Well, considering that the application has been developed using only the market best practices, it’s likely that you will catch a price 3 times as much as you make with it per year. So, your best bet would be to ask for $300,000 in this case.
However, if the app has a lot of bugs, is written in outdated code and requires a full day’s worth of maintenance, then the buyer is likely to take it for no more than twice the net income amount.
So your choices boil down to $300,000 or $200,000. This is one of the reasons why app developers put everything on hold to update their old apps in order to sell them at a higher price, I suggest you do the same as well, just don’t re-do the whole thing from scratch again.
Depending on where you live, $300,000 is more than enough to support you for the duration it takes to finish and launch a new project, so don’t be afraid of no income for a while. In fact, if you’re somebody who’s dependant on a budget and needs to limit themselves, you can always deposit the funds on your savings account and instruct the bank to transfer you a specific amount every month.
Just as there are reasons to sell your app and be done with it, there are other factors that would make you hold on to your creation longer.
Some of those reasons are ethical as well as economical. Let’s try and find out why you should keep your creations.
Remember, when you are selling the app, it’s the buyer that is in the passenger seat, not you. Your application is one of a kind, while there are a plethora of buyers out there. You’re in the position of power during the negotiations, because only you have something they want, while the thing you want can be found pretty much everywhere.
Therefore, make sure you don’t sell your app to the highest bidder straight away (unless it’s a ridiculous amount). Make sure you check the company’s backgrounds and ask what they intend to do with your creation once they purchase it.
If you believe that there are some ethical issues in the business model of the company, it’s best to simply decline the offer and go for a smaller offer with somebody more trustworthy if necessary.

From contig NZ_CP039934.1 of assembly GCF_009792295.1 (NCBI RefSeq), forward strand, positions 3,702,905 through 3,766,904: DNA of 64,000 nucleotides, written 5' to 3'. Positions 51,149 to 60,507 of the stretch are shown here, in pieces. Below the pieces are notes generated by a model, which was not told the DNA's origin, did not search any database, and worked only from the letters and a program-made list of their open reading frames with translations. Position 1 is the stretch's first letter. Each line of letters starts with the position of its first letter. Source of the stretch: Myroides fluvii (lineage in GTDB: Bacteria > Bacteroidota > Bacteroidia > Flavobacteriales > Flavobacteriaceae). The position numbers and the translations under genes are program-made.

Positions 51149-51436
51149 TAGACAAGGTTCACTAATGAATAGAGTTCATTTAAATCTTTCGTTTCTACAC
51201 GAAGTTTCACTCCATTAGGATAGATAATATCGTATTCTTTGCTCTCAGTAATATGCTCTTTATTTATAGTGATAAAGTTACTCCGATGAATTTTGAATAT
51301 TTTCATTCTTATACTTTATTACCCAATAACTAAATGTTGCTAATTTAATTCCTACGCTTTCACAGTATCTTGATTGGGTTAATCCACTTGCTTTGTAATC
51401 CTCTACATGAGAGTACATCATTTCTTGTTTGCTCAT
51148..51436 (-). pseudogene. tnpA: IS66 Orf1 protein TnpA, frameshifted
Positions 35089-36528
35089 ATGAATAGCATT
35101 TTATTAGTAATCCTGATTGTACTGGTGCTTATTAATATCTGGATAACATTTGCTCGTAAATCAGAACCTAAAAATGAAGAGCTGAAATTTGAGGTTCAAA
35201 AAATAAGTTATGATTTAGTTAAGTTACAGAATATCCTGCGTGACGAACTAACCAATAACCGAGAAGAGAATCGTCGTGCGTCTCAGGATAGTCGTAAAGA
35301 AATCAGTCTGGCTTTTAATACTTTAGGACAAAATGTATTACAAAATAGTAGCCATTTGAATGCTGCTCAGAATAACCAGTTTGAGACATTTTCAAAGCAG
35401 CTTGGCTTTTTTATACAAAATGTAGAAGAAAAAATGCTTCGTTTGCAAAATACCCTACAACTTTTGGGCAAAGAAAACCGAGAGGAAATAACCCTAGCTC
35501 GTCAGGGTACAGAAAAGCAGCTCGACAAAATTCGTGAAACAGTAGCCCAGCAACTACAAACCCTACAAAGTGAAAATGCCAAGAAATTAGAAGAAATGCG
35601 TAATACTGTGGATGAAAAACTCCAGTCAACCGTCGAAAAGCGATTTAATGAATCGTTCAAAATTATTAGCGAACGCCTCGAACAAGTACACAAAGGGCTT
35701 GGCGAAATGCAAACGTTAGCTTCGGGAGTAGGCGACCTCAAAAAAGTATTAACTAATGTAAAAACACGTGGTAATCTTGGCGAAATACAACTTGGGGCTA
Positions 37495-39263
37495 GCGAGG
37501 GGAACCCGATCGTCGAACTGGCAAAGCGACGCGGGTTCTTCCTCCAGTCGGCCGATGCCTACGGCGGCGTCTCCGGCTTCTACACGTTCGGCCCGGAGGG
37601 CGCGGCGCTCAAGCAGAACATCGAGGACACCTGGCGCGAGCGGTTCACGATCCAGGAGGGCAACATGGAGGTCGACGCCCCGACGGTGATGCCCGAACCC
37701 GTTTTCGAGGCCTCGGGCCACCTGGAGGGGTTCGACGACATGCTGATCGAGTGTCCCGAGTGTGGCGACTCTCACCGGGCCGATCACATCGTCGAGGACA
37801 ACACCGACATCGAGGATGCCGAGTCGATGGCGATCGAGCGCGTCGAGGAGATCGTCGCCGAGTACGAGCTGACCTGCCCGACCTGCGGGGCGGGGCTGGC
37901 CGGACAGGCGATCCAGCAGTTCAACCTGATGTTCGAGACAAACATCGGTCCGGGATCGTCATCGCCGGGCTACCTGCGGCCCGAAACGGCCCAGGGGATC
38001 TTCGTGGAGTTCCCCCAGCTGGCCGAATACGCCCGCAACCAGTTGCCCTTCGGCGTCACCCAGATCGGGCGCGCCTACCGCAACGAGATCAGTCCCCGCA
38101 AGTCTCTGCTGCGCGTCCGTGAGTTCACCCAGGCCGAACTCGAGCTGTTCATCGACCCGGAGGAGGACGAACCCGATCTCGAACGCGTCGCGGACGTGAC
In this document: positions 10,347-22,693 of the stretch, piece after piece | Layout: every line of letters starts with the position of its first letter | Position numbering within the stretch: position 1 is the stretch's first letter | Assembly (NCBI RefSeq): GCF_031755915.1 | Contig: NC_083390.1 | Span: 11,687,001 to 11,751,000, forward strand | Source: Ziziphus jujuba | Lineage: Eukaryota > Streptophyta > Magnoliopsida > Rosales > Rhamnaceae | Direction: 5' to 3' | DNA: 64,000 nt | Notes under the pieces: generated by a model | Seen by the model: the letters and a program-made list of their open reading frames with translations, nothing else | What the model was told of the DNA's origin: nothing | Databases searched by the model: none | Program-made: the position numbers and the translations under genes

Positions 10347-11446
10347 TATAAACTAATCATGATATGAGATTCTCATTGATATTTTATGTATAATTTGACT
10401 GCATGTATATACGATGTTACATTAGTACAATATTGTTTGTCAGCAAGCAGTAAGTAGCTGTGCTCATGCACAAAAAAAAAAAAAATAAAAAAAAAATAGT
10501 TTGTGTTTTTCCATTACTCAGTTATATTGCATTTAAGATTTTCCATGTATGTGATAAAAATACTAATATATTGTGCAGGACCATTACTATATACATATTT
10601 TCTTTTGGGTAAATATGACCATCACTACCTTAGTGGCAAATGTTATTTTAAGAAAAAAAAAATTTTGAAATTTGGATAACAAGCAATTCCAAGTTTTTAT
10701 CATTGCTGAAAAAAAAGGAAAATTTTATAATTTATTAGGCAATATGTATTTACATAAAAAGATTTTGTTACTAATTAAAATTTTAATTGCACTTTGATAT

Why? Because that app has your name on it. Regardless of you giving up the copyright or the ownership of the product, it’s still you who made it, and it will stay that way.
Should the buyer use that app for something unethical, it will be your name that will be dragged in the dirt as well. And once your name is tainted in the industry, it’s much harder to recover than going for a smaller offer.
Investors are something you should always consider before selling your application. Although it pretty much resembles selling, you need to remember that a large part of the product will still belong to you.
The investor will be ready to finance your expenses for the next couple of yours for you to update the app, be it by yourself or by hiring some staff. By the time the resources dedicated to you are exhausted, the app will be in a completely new shape and potentially making much more in the long run.
You will have the luxury of having a maintenance team, while sales will mostly be undertaken by the investor who probably has better connections. You will not have to dedicate much or any time to the old app and focus on newer projects.
But make sure that the agreement you strike with the investor does not limit you from branching out into new directions.
It may sound like a lot more work, but it will definitely pay off in the long run.
That’s pretty much all I had to say about the selling process of the application. If you’re somebody more experienced in this particular event, then feel free to update me on new tactics or methods of getting the most out of your creations.